These are innovative and special, blessing Israel and being blessed even after one is not alive. It embodies Ruth’s vow to Naomi. As an organization responsible to build bridges between Jews and Christians and Christians with Israel, the Genesis 123 Foundation has launched an effort to enable Christians affirm and be part of Ruth’s legacy, while leaving their own.

Perhaps the most remarkable affirmation of this desire to stand with Israel and the Jewish people took place in a conversation with Anne Graham Lotz, with whom I have been privileged to become good friends. There are not enough good words to say about her: her warmth, her faith, her love of Israel, and so much more. It is a relationship that I cherish. When I look to Biblical examples, she is very much a Ruth.

Some time ago, Anne asked me how I would feel if she would leave me her possessions after she is raptured. It was a conversation for which I could not have been less prepared, but was meaningful and one which I will never forget. “What a beautiful affirmation of your faith,” I said, “and an expression of your heart for Israel to stand with and bless Israel, even after you’re no longer here. I love it, and would be privileged to be part of that.” Some time later, Anne shared with me that should the rapture take place before her death, she had signed documents that leave her home to me. It still moves me deeply to think about this and everything that it represents, just like Ruth and her love for Naomi and the Jewish people.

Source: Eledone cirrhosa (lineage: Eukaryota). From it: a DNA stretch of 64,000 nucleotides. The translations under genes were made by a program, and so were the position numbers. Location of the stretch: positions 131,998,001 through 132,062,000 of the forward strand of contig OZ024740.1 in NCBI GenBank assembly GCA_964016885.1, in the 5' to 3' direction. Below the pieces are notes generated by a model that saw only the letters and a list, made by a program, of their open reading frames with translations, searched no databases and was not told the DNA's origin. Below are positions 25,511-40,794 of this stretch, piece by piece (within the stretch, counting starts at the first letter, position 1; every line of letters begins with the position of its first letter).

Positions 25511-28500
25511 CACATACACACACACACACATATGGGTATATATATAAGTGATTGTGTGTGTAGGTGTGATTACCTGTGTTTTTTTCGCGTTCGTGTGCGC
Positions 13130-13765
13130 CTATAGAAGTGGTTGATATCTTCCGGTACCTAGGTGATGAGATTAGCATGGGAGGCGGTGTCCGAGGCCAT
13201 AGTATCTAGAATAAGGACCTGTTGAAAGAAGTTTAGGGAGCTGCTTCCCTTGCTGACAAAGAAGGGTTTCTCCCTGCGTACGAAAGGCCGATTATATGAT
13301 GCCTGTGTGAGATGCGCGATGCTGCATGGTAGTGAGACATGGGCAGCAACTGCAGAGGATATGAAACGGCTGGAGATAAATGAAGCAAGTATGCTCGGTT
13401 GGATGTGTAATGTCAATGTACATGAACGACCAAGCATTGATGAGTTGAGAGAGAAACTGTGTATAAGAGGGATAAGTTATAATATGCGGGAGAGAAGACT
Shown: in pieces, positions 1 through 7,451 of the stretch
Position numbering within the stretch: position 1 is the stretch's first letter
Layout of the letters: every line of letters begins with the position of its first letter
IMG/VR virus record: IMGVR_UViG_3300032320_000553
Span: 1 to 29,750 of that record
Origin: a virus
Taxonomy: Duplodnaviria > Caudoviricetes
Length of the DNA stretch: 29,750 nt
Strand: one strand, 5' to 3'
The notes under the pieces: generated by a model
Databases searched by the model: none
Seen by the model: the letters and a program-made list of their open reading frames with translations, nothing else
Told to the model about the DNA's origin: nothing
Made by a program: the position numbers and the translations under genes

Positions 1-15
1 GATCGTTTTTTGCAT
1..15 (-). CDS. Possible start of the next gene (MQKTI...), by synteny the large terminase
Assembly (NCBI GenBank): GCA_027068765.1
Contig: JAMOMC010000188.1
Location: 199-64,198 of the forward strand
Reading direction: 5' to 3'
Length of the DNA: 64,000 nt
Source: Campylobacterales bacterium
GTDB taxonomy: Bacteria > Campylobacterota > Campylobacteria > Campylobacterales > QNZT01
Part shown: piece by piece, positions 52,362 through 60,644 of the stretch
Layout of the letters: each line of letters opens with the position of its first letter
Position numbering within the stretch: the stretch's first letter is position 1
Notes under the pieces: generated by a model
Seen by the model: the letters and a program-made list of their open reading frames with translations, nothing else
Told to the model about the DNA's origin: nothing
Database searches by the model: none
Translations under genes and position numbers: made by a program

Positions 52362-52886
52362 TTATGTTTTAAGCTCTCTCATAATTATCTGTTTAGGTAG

While there are different views of the rapture, the point is that whether or not one is raptured before dying or not, there are many simple ways that Christians can leave a huge legacy, supporting and standing with Israel and the Jewish people. Dr. David Pitcher wrote a book on this very topic: “After the Rapture – Passing the Torch.” It details biblical reasons and practical steps why and how Christians should leave their assets to the Jewish people. It has been described as “an eye opener (teaching) about end times with authority (whose) message will convict your heart.”

With tax laws always changing, it’s always smart and important to do estate planning. Something as simple as tithing one’s estate to a Jewish organization is a powerful way to stand with Israel, and pass the legacy of blessing Israel on to one’s family.  For all those who have done so already, and for those who have yet to do it but love the idea, may God see the purity of their heart and bless them through their lineage, that they should be honored no less than Ruth.

The Genesis 123 Foundation welcomes the opportunity to discuss your own legacy and how you can continue to bless Israel even after you’re no longer here, www.Genesis123.co.

Jonathan FeldsteinWhere You Go, I Will Go

Leave a Reply

This comment will be displayed anonymously. Your name and email address will not be published.

Comments that are off topic will be removed. If you want a topic to be covered, email me at: ehezi@hush.com

This site uses Akismet to reduce spam. Learn how your comment data is processed.